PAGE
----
Design Design DesignDefense in depth is traditionally a matter of strict design principles and security policies distributed across a number of departments and areas of expertise. In a system designed for the cloud you have the tools to design, implement and refine your policies, controls and enforcement in a streamlined and centralized fashion. The tools exist to add security at the network layer (with security groups, access management, host-level firewalls and VPNs), at the O/S layer, (with encrypted storage, strict privilege separation, and ruthlessly hardened systems), at the application layer (with the latest updates and thoroughly enforced policies) as part of your design and development cycle, rather than as part of ongoing operational maintenance.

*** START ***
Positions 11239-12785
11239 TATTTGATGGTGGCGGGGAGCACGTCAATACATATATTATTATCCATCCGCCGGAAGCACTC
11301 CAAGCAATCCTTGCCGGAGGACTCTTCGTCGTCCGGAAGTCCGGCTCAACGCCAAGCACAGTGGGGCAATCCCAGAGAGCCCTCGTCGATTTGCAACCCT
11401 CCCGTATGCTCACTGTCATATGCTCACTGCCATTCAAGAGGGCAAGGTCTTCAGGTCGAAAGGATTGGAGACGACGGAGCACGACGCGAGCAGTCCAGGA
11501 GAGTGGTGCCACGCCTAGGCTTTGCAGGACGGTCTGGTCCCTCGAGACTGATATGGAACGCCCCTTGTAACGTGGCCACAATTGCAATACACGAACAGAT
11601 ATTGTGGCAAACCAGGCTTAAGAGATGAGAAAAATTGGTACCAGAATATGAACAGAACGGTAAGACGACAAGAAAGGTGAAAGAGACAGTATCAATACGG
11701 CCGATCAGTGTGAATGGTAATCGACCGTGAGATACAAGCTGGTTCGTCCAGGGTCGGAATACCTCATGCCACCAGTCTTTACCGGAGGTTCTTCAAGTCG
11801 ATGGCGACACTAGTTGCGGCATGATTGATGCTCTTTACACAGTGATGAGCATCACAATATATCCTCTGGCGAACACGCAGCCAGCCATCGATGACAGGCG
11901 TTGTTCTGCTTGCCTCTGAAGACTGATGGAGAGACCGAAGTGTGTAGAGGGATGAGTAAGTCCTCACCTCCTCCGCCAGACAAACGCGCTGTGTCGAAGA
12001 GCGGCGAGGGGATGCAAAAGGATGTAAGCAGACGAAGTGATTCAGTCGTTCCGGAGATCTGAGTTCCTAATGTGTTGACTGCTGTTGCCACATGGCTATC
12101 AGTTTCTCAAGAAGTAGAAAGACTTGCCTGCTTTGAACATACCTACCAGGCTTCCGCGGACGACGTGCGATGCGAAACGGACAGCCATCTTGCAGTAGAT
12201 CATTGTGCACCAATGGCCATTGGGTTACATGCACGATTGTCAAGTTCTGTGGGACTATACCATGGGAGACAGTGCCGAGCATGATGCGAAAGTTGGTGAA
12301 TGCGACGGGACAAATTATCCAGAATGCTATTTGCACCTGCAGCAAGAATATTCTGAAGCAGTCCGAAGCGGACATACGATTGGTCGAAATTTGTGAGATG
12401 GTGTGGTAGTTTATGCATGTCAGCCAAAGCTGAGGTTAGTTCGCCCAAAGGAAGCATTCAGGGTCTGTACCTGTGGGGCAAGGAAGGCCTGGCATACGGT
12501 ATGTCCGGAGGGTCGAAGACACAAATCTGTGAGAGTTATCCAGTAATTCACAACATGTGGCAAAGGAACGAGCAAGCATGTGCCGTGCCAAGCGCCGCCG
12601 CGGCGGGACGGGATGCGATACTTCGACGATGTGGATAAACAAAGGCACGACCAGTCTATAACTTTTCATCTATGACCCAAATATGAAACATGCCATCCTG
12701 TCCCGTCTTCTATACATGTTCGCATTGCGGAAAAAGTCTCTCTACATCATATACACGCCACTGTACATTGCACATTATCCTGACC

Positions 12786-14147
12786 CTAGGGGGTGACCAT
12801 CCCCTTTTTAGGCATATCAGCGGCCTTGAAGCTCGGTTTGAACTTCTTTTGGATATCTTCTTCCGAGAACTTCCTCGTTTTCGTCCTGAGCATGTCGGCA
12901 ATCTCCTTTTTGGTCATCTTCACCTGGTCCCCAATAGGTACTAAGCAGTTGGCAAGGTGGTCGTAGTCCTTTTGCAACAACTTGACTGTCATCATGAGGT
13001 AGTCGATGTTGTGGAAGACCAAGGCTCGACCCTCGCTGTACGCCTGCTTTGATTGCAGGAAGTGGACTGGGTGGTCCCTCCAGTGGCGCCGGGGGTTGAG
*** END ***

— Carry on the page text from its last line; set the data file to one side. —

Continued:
“Your paper becomes reality, with no need to move cables, rename hosts, or worry about maximizing the ROI on a piece of equipment that is no longer relevant.”One major advantage to deploying services in the cloud is the freedom to design your network and security measures from the ground up and implement your secure designs in code, which is not subject to the same concerns you have in a physical data center or hosting facility. Legacy compromises, rogue cross-over cables and obsolete equipment and software can all be things of the past. APIs such as those from Amazon Web Services allow you to design an entire network exactly the way you would like it to be implemented and to then recreate that network, complete with firewall rules, the latest security updates, and value-added IaaS tools such as identity and access management. The ability to re-size your storage, memory, bandwidth and compute dynamically or through your release-cycle to suit new designs and business needs removes the final layer of hardware management and multi-factor capacity planning inherent in large home-grown or hosted virtual machine deployments. When you need to re-deploy or re-scale your infrastructure, there is no need to worry about legacy issues that would prevent you from making the types of sweeping changes that look so good on paper. Your paper becomes reality, with no need to move cables, rename hosts, or worry about maximizing the ROI on a piece of equipment that is no longer relevant. Cloud tools allow you to take security management to a new level by enabling you to fully automate your controls and tests. By moving the systems administration away from distributed scripts and systems administrators and into the hands of production-ready code–which can be rigorously reviewed, tested and updated along with the rest of your service–you can achieve a scale and ease of management unthinkable in traditional paradigms. In this new paradigm, you are free to design your system with all of the security controls you could ever want but were probably never able to achieve in a brick-and-mortar data-center or hosting facility. Since your entire infrastructure is ephemeral, the best approach is to automate your deployments leveraging the cloud-based tools that allow you to make the installation, baselining and management of things like file-integrity-checkers trivial, so that all of your virtual machines can have file-integrity software and baselines built in from the ground up. By using APIs to programmatically assign virtual machines to role-based security groups that are well-designed in advance you can scale your network to massive sizes without ever having to worry about firewall rule ordering, optimization or audit as part of your operational cycle. Some IaaS providers allow you to build your own virtual private network of virtual machines according to your own network topology. This affords some advantages in terms of leveraging predictable host-names and allows you to employ an network-layer protections such as Intrusion Prevention Sensors (IPS) or Web-Application Firewalls (WAF) that are available as virtual machine appliances or that can run as software on your platform. These additional layers of protection and convenience allow you to leverage some of the successful technologies which were designed within the data-center paradigm and still incorporate these controls into your SDLC and minimize operational cost. With the kind of programmatic flexibility brought to bear by cloud APIs you have the ability to engineer a system with security built in at every level, and the scaling and management of those controls has never been easier. As a result of this transformational new paradigm we have to focus on the design of our security systems and leverage the reliability and automation that cloud providers afford us to operate securely in this new environment. This paper does not attempt to cover every best practice one should employ in order to build secure and scalable systems in the cloud, but we will discuss some of the foundational design principals which will help guide you in your thinking as you design such systems.